The homepage makes it easy to enter your information quickly and without reading through any terms of service. The user agreement on the homepage also doesn’t mention anything about what will be provided — it just confirms that you entered accurate information.
If you click on “Our Service,” you’ll see a more comprehensive list of what you actually get, and if you read all the way to the bottom of that page you’ll see that by submitting an application to this site, you give up your right to invoke consumer protection regulations and demand a refund before seven days have passed.
If you want an EHIC, you can easily get it for free through the NHS.
If you watch American TV, you’ve probably seen the FreeCreditReport.com commercials — they use a catchy tune, some goofy actors, and the promise of a free credit report to make a really fun and memorable commercial. But they’re on the misleading list, too.
In the States, there are three major credit reporting agencies: Equifax, Experian, and TransUnion. These are the companies that keep track of all of your credit cards and loans, and issue reports to companies who want to know if you’re a good investment or not. And they’re required by law to provide you with a copy of your report, for free, once a year. (If you don’t check your credit report once a year, you should.)
AnnualCreditReport is the only official site that provides you these reports for free. If you’re using another site, they’re trying to sell you something. These three sites, for example, all offer the same thing: you get your free reports, but you’re also signed up for a seven-day trial of their credit monitoring service, for which you’ll pay at least $25 per month starting immediately after those seven days unless you call and cancel.
Again, all of this information is there if you look for it, but the ease with which you can get your free reports and get signed up for one of these services means a lot of people have paid money for credit monitoring without realizing it.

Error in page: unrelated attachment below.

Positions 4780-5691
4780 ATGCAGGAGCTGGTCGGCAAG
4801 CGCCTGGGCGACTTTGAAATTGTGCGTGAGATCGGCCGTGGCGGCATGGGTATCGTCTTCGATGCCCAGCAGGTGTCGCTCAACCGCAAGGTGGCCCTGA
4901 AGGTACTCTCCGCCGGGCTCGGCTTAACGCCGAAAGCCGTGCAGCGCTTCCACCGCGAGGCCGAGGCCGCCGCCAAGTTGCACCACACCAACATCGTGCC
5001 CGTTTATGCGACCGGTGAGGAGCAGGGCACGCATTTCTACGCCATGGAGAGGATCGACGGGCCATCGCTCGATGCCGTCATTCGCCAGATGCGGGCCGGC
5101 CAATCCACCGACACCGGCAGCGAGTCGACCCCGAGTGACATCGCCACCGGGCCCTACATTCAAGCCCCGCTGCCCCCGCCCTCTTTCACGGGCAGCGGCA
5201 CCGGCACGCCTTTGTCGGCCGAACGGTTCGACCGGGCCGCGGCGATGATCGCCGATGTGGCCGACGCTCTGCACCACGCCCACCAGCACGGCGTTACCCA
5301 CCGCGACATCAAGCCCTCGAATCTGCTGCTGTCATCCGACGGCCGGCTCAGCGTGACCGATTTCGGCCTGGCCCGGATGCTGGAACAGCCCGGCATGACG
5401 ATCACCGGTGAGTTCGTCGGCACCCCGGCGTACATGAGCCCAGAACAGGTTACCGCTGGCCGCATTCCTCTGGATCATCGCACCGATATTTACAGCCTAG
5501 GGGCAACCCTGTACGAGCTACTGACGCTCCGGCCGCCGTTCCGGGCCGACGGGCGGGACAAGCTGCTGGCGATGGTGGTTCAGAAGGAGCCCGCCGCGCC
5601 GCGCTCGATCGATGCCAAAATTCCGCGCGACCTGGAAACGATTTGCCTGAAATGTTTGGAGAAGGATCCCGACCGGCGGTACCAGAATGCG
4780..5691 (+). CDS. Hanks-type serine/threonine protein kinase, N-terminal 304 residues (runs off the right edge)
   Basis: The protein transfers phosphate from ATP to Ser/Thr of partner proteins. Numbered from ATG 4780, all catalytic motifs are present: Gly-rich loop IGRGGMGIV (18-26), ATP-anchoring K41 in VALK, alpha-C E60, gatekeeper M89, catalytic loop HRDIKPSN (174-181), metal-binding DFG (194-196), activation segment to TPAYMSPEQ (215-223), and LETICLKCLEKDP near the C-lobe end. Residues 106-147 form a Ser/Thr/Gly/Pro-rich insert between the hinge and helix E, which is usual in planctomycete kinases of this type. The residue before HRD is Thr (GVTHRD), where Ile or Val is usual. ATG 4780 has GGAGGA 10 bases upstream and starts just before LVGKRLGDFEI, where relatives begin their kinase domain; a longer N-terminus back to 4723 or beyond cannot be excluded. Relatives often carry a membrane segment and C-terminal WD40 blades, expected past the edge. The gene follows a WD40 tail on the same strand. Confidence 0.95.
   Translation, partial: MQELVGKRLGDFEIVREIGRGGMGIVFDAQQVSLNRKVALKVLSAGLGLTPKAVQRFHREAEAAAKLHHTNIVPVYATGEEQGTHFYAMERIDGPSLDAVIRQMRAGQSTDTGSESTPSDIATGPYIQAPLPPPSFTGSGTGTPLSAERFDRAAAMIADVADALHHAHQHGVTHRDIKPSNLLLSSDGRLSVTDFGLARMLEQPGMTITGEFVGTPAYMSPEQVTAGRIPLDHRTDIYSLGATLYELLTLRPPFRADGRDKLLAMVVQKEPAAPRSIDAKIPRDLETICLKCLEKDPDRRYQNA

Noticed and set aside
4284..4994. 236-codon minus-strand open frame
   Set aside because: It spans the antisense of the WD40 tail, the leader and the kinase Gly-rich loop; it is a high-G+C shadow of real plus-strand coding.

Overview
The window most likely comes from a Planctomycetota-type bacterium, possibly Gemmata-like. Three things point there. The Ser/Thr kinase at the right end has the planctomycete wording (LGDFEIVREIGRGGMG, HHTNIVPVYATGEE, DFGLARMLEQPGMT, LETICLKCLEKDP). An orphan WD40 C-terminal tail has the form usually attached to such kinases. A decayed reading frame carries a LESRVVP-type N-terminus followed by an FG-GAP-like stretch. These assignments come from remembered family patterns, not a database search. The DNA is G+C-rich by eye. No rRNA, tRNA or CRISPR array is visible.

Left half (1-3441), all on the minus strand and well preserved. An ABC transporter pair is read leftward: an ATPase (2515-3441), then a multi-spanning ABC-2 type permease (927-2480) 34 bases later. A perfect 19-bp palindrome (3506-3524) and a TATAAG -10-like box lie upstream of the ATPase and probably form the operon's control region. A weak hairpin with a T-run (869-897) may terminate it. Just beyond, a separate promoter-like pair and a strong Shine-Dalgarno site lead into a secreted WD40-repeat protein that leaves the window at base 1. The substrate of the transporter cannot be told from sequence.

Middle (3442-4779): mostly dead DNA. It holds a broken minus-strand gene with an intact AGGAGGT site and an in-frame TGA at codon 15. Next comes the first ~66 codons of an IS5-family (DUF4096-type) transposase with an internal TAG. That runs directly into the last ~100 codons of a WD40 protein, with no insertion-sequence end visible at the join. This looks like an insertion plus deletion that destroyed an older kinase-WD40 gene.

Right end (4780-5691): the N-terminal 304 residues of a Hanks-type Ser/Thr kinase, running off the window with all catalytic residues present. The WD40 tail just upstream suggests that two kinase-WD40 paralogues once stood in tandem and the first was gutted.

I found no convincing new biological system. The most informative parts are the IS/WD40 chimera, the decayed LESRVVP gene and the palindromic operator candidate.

What Makes These Sites Look “Official”?
Each site uses different strategies to look official, but there are a few things that they all have in common. They’re generally very well-designed, which makes them look professional, and that makes them easy to trust. I noticed that a lot of them also display a lot of “certified by” badges, like these, displayed on USPassportOnline:
This also makes them look very trustworthy.
One of the tricks that these sites use is that they get themselves to the top of search results pages. Whether they do this with good SEO or by taking out ads, you’ll often see them in the first few results when you search for something. For example, when you search for “renew passport” on Google, the first ad is for USPassportOnline.
If you search for “europe visa,” Schengen Visa Services is on the first page.
These companies know that they provide misleading services, so they make an effort to appear legitimate.
As I went through these sites, it became clear to me that reading terms and conditions is as important as ever. To protect themselves, all websites like this will have their terms of service printed very clearly somewhere on their website, so digging around for them is often worth your time.
If you’d rather not spend the time looking for the fine print, you can always use Ripoff Report, a website that allows consumers to submit reports on websites that they felt were misleading. There are a number of other websites that alert you to fraudulent or misleading activities that you can use, too. And when you do find a misleading site, it’s a good idea to tell others about it.
Have you been misled by any of these websites? Are there others that you feel people should know about? Share your thoughts below!
Image Credit: Quazie via flickr.